If you use clean potting soil, container plantings will eliminate problems with:
- Soil borne diseases
- Infestations by harmful nematodes
- An invasion of weeds
Try these vegetables in a container:
Squash (Bush varieties)
Cucumbers (Bush varieties)
Vine vegetables such as cucumbers and pole beans will also do well if they’re given some sort of support in the form of a pole, cage or trellis.
Use certain containers, wooden tubs, planter boxes, bushel baskets or anything deep enough to accommodate roots. Lettuce, peppers, radishes, herbs and the leafy vegetables need to be in a container that holds about eight inches of soil. Plant tomatoes in containers that are at least two feet wide and two feet deep.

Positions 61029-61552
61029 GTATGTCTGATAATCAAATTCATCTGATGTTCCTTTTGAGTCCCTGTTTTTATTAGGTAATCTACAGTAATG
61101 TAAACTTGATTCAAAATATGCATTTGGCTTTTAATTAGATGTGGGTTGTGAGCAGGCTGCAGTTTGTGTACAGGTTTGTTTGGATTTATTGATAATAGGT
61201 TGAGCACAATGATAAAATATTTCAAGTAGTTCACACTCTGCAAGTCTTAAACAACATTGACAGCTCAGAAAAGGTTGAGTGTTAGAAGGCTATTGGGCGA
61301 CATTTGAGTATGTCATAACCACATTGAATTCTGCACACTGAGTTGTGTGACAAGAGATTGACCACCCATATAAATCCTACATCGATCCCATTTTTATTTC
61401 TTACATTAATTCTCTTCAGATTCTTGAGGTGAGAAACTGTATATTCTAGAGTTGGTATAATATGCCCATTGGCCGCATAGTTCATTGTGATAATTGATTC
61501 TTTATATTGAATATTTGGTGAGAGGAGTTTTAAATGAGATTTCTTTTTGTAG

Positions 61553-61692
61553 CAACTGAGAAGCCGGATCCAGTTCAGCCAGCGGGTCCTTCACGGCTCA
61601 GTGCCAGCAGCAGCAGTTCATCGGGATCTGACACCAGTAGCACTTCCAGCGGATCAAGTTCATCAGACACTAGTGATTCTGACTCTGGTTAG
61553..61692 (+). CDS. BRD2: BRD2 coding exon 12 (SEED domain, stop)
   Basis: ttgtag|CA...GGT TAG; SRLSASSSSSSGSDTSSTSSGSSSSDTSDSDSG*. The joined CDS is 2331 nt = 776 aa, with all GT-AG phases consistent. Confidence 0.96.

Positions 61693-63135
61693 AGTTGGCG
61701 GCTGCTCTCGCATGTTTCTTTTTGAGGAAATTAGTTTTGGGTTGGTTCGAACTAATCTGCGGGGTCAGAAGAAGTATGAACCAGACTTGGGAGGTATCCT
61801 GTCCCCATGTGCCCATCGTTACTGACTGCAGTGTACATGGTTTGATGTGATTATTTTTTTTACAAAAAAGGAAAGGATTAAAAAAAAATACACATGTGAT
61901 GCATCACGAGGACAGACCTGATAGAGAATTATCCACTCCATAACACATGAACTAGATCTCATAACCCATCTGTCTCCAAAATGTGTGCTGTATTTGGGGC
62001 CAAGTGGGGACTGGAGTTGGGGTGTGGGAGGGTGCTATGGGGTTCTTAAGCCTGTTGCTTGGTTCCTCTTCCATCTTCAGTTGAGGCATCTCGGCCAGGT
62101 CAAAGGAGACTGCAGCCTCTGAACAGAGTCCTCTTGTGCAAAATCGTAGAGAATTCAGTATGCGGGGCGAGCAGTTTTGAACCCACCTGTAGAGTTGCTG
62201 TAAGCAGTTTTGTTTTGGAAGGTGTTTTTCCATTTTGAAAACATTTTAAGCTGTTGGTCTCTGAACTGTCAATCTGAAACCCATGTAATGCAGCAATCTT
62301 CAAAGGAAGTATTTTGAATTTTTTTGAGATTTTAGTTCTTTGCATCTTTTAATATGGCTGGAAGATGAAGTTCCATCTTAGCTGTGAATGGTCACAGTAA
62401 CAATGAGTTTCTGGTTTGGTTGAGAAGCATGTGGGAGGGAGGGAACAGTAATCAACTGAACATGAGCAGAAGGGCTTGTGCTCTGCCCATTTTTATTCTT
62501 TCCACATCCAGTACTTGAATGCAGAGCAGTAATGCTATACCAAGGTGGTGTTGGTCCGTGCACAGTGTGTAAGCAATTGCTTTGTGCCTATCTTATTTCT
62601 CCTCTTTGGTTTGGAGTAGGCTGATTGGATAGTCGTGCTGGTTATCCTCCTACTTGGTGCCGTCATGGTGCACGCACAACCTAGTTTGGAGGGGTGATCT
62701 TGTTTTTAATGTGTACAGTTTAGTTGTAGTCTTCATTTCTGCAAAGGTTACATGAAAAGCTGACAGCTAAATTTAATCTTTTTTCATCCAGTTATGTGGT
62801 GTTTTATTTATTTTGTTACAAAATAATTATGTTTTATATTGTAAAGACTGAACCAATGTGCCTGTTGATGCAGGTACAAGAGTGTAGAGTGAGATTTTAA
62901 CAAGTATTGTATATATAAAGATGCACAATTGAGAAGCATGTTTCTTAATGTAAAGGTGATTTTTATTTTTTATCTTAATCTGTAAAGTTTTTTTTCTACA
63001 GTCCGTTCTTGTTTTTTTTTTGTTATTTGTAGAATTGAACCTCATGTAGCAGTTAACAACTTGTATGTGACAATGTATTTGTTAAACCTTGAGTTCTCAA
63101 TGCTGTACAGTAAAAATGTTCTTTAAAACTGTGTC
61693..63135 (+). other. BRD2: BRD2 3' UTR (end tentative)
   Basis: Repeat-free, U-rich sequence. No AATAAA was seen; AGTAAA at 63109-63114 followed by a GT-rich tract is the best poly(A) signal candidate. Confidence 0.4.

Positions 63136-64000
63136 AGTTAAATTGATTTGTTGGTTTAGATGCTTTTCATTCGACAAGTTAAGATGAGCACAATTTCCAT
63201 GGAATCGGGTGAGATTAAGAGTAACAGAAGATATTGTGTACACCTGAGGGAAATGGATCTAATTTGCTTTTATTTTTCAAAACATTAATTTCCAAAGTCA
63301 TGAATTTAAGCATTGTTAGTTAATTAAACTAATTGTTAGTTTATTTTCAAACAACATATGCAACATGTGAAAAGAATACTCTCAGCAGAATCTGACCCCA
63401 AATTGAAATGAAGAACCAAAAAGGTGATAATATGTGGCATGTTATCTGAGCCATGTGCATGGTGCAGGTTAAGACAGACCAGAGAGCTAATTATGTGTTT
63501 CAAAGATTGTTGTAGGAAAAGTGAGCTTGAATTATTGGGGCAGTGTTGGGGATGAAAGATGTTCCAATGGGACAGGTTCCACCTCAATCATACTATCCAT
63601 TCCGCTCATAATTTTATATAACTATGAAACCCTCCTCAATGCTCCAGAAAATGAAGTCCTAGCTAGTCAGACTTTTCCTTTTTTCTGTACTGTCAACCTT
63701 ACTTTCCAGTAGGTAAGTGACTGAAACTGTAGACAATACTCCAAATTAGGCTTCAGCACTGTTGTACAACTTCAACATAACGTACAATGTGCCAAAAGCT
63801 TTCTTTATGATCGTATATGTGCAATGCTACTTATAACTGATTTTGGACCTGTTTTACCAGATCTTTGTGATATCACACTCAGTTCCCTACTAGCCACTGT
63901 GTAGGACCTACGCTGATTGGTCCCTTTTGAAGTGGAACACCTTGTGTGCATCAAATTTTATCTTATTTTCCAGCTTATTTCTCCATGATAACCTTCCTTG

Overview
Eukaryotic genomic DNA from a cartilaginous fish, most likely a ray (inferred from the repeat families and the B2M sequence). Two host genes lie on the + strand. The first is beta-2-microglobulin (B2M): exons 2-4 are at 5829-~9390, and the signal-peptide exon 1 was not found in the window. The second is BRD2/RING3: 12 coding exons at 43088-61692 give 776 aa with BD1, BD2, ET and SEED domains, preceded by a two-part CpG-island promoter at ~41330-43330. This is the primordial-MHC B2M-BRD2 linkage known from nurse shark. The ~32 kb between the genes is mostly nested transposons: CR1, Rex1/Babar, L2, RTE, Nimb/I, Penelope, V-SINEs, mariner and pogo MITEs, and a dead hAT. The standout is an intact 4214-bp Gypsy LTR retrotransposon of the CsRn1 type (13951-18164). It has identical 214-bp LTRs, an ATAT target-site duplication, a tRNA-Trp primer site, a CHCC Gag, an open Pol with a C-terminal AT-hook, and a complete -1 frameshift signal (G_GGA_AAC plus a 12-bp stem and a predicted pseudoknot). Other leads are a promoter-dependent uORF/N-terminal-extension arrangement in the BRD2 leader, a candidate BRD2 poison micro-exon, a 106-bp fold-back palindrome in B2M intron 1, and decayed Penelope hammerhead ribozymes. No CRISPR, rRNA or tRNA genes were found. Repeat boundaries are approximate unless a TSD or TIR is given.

Make sure you have drainage. Drill holes along the bottom edge of the container about a half-inch up from the bottom. If you’ve chosen a container that can’t be drilled, add two inches of coarse gravel in the bottom.
Container plantings might have to be watered more than garden plantings, particularly if the container is porous, such as a bushel basket or an un- glazed terra cotta container.